The Washington Post

World Digest: Nov. 11, 2013

Tropical cyclone kills at least 100

At least 100 people were killed when a tropical cyclone hit Somalia’s semiautonomous Puntland region during the weekend, the government said Monday, declaring a state of emergency and appealing for international aid.

The government said hundreds of people were missing after the storm made landfall Saturday.

“Houses and livestock were swept into the ocean by the floods,” President Abdirahman Mohamud Farole told reporters in the regional capital, Garowe.

“We urge United Nations aid agencies to assist the victims. As Puntland, we have established a committee to investigate the loss and damage. Electricity, communication and fishing boats were all destroyed.”

The government said preliminary reports indicated that more than 100,000 livestock were lost and that fishing boats were swept away, endangering the livelihoods of tens of thousands of people.

The storm was forecast to move inland and continue until Wednesday.

High winds and heavy rains caused flash floods and cut off roads to coastal areas.

— Reuters

Troops in Hawaii for disaster-relief drills

Chinese troops are set to take part Tuesday in disaster relief exercises in Hawaii, in what China’s state media billed as the first time that the country’s soldiers have drilled on U.S. territory.

People’s Liberation Army soldiers will take part in humanitarian assistance drills in Hawaii until Nov. 14 with their U.S. counterparts, simulating relief operations after an earthquake, according to a report on the Web site of the Communist Party’s People’s Daily newspaper.

The drills, which follow naval exercises off Hawaii in September, reflect deepened military ties between the United States and China even as the two square off over allegations of hacking by the Chinese military and China’s territorial disputes with Japan and the Philippines, both U.S. allies.

Chinese ships are set to participate next year in the RIMPAC war games off the Hawaiian coast, exercises that bring together militaries from across the Pacific Rim. Although China has sent observers to RIMPAC before, 2014 will mark the first time that it has joined the drills.

— Bloomberg News

Venezuela’s Maduro limits prices, profits: Venezuelan President Nicolás Maduro is extending price controls and will place limits on profits as he expands attempts to curb the galloping inflation that is eroding support for his rule. Maduro made the announcement in a late-night television address Sunday in which he also vowed to step up inspections of businesses selling shoes, clothing, automobiles and other goods to ensure that they are not gouging consumers. Huge crowds of government loyalists and opponents formed outside appliance stores over the weekend after Maduro ordered the military to occupy the Daka chain of electronic stores and slash prices by more than half.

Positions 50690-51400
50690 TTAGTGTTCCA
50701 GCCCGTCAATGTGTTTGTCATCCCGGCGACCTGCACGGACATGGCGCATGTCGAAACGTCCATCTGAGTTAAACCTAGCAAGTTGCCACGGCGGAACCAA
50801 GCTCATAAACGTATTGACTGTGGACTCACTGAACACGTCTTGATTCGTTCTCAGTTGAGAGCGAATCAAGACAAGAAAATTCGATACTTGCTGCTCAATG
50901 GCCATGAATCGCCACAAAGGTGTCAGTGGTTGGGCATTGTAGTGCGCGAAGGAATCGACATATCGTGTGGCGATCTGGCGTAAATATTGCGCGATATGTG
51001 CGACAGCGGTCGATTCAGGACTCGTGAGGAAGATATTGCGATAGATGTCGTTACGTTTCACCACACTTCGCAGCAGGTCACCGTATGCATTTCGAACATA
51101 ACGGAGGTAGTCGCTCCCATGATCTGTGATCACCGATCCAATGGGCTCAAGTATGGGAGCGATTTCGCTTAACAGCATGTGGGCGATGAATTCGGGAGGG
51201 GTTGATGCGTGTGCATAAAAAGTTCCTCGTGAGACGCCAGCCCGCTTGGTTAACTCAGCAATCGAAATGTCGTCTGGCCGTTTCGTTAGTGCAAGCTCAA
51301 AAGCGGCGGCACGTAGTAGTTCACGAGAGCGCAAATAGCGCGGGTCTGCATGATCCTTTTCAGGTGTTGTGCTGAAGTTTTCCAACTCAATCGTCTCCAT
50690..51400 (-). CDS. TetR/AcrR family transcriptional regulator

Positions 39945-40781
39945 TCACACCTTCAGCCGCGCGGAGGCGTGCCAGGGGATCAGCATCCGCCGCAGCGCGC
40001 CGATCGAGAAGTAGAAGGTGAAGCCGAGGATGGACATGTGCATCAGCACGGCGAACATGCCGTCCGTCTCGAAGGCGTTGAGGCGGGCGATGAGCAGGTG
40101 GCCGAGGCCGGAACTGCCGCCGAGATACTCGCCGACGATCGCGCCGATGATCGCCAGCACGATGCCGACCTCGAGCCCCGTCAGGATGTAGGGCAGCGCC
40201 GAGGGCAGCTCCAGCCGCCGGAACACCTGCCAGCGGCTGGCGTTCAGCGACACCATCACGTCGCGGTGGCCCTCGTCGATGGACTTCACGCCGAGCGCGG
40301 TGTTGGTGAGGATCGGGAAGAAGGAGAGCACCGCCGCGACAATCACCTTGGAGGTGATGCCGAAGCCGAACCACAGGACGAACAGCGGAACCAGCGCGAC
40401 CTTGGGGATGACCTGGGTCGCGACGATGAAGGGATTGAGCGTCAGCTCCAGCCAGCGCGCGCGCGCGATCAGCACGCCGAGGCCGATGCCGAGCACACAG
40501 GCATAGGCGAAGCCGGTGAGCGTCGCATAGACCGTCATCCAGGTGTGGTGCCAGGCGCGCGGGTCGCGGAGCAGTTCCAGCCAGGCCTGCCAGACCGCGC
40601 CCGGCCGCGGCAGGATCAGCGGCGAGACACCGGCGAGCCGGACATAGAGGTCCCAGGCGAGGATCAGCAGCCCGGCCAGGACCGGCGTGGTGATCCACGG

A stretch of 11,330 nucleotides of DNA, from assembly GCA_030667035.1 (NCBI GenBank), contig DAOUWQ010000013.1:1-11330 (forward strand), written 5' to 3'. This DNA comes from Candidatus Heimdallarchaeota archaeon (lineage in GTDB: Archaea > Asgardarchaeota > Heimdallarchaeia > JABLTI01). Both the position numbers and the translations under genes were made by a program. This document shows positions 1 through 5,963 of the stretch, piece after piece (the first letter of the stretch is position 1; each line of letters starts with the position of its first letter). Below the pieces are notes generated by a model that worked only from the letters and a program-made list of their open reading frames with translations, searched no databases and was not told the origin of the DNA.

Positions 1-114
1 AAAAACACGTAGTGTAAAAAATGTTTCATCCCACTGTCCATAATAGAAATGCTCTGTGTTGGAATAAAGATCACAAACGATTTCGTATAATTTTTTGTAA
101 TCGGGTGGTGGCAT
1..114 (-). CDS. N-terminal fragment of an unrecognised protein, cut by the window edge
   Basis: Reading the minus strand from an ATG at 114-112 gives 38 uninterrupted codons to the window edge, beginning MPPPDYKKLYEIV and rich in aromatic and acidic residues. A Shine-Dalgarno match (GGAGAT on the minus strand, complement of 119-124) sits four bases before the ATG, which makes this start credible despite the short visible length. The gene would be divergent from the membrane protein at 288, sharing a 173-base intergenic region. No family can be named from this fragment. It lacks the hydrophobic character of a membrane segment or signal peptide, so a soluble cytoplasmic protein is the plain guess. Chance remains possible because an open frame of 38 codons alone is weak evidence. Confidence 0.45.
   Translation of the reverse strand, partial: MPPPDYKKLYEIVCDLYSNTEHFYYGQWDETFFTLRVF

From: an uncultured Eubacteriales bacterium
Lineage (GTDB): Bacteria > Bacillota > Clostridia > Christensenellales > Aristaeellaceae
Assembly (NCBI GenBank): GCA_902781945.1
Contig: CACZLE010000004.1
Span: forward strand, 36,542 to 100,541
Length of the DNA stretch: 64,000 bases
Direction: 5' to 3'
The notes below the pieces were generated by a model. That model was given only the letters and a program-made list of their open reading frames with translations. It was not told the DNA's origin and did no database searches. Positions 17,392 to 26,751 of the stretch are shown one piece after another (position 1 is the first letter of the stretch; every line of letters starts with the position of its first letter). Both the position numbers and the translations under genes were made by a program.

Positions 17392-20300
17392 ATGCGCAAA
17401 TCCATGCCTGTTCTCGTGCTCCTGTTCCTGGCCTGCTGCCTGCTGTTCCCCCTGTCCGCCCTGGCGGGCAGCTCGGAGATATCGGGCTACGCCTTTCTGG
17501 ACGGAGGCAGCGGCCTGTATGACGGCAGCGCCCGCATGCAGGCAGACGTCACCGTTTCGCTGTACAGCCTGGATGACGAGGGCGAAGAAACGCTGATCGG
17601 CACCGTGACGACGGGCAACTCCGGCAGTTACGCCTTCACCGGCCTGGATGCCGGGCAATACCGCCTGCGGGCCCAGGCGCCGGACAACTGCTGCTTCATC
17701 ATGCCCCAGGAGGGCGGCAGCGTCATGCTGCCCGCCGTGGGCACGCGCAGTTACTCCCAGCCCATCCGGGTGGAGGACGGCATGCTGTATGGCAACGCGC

Sochi Olympic torch returns from space: A Russian space capsule carrying the Sochi Olympic torch and three astronauts returned to Earth on Monday from the international space station in a flawless landing on the steppes of Kazakhstan. The Soyuz capsule landed at 8:49 a.m. local time, about 31 / 2 hours after undocking from the station with Russian Fyodor Yurchikhin, American Karen Nyberg and Italian Luca Parmitano aboard.

Polish march turns violent for 3rd straight year: Polish police used rubber bullets on Monday to break up groups of masked far-right youths when a nationalist march through the center of the capital turned violent. The march is an annual commemoration of Poland’s independence day, and for the third year in a row, it broke down into running battles in Warsaw between rioters and police. The violence underscores the fault lines in Polish society. Many Poles have grown wealthier in the past few years, but a minority feels alienated and think traditional social values have been swept aside.

Lieberman returns to Israel’s cabinet: Hard-line politician Avigdor Lieberman has been sworn in as Israel’s foreign minister. He returned to the post after being cleared last week of all charges in a long-running corruption case. Lieberman, an ally and sometime-rival of Prime Minister Benjamin Netanyahu, stepped down as foreign minister last year when he was indicted. Since winning reelection in January, Netanyahu had left the post vacant pending the verdict in Lieberman’s case.

— From news services


Success! Check your inbox for details. You might also like:

Please enter a valid email address

See all newsletters

Show Comments

Sign up for email updates from the "Confronting the Caliphate" series.

You have signed up for the "Confronting the Caliphate" series.

Thank you for signing up
You'll receive e-mail when new stories are published in this series.
Most Read


Success! Check your inbox for details.

See all newsletters

Your Three. Videos curated for you.
Play Videos
Sleep advice you won't find in baby books
In defense of dads
Scenes from Brazil's Carajás Railway
Play Videos
For good coffee, sniff, slurp and spit
How to keep your child safe in the water
How your online data can get hijacked
Play Videos
How to avoid harmful chemicals in school supplies
Full disclosure: 3 bedrooms, 2 baths, 1 ghoul
How much can one woman eat?
Play Videos
What you need to know about Legionnaires' disease
How to get organized for back to school
Pandas, from birth to milk to mom

To keep reading, please enter your email address.

You’ll also receive from The Washington Post:
  • A free 6-week digital subscription
  • Our daily newsletter in your inbox

Please enter a valid email address

I have read and agree to the Terms of Service and Privacy Policy.

Please indicate agreement.

Thank you.

Check your inbox. We’ve sent an email explaining how to set up an account and activate your free digital subscription.